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OLD: What other use cases are available?

Additional Use Cases -- why aren't these included on other pages (as Review use cases) rather than listed separately? (CB)

  • CASPAR  http://www.casparpreserves.eu/
    CASPAR: Cultural, Artistic and Scientific knowledge for Preservation, Access and Retrieval is an Integrated Project co-financed by the European Union within the Sixth Framework Programme.  For the programme goals, see http://www.casparpreserves.eu/caspar-project.html.
  • Global Biodiversity Information Facility  http://www.gbif.org/
    The Global Biodiversity Information Facility (GBIF) was established by governments in 2001 to encourage free and open access to biodiversity data, via the Internet.  Through a global network of countries and organizations, GBIF promotes and facilitates the mobilization, access, discovery and use of information about the occurrence of organisms over time and across the planet.
  • Donnelly, Martin, Victoria Boyd, and Jill Spellman.  "Integrative Biology."  April 6, 2008.  http://www.dcc.ac.uk/sites/default/files/documents/publications/case-studies/integrative_biology.pdf
    The main aim of the Integrative Biology (IB) project is to realise this potential by developing multi-scale models - spanning the range from genes to whole organs - and to provide data management features for its disparate users including the sharing of data in a secure infrastructure, and enabling the storage and re-use of simulation outputs.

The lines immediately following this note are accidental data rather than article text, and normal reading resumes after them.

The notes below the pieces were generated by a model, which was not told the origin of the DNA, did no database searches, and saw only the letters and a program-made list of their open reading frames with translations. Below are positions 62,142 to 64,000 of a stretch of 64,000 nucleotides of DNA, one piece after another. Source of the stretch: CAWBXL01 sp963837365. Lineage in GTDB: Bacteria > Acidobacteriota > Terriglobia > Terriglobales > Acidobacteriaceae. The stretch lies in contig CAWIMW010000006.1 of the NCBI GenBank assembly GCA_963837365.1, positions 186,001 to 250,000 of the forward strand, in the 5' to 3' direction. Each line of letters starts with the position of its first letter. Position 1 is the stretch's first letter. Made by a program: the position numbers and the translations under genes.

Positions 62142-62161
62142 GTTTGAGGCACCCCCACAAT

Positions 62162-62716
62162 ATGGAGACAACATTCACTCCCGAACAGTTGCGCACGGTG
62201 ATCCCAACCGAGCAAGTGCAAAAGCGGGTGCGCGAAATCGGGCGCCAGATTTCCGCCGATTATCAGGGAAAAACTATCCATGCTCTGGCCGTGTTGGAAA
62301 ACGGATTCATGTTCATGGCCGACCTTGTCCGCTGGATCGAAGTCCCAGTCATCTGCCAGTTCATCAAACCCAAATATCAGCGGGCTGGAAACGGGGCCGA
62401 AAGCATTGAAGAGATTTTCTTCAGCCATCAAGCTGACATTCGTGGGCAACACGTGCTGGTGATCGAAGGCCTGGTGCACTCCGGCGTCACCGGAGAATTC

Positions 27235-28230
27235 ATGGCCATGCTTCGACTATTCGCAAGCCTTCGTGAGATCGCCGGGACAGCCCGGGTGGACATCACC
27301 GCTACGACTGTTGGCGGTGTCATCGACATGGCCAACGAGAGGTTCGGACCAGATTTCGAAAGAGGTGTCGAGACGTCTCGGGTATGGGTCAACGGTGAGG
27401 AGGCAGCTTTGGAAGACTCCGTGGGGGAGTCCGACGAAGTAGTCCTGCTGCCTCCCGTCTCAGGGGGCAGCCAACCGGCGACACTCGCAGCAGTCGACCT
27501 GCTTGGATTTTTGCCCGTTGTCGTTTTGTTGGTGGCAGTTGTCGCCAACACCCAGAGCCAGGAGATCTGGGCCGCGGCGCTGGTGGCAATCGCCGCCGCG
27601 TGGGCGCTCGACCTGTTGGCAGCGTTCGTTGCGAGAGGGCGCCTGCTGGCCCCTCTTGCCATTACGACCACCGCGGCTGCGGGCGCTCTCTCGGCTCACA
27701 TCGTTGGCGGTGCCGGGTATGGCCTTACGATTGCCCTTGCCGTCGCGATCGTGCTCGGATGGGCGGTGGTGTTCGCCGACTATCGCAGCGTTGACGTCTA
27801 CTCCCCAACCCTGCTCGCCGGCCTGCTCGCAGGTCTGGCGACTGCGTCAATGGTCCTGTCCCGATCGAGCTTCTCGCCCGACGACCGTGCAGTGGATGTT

• Prayor, Graham.  "CARMEN."  September 2008.   http://www.dcc.ac.uk/resources/case-studies/carmen-0
    This DCC study of CARMEN (Code, Analysis, Repository & Modelling for e-Neuroscience) aimed to provide an understanding the data curation requirements of this sector of the active e-Science community.  It carried a dual objective to identify good practice or proven solutions whilst also informing the DCC’s own tools and services around actual needs and requirements.
  • Lyon, Liz, Chris Rusbridge, et al.  "SCARP."  March 4, 2010.  http://www.dcc.ac.uk/resources/case-studies/scarp
    The DCC SCARP project investigated attitudes and approaches to data deposit, sharing and reuse, curation and preservation over a range of research fields in differing disciplines. The aim was to investigate research practitioners' perspectives and practices in caring for their research data, and the methods and tools they use to that end.
  • Donnelly, Martin.  "Wide Field Astronomy Unit."  December 8, 2005.  http://www.dcc.ac.uk/resources/case-studies/wide-field-astronomy-unit-wfau
    The Wide Field Astronomy Unit (WFAU) creates and curates astronomical data, serving a large community of data re-users.
  • Donnelly, Martin.  "MESSAGE."  October 2010.  http://www.dcc.ac.uk/message

    Mobile Environmental Sensing System Across Grid Environments (MESSAGE) was a three-year project funded jointly by the Engineering and Physical Sciences Research Council (EPSRC) and the UK Department for Transport (DfT).  The rationale behind this mix of funders was "to demonstrate some e-Science concepts that could be applied in a real world scenario."  The project ran from October 2006 to September 2009.

 

Read

  • Donnelly, Martin and Robin North.  "The Milieu and the MESSAGE: Talking to Researchers about Data Curation Issues in a Large and Diverse e-Science Project."  International Journal of Digital Curation 6 no. 1 (2011): 32-44.  http://www.ijdc.net/index.php/ijdc/article/view/161/229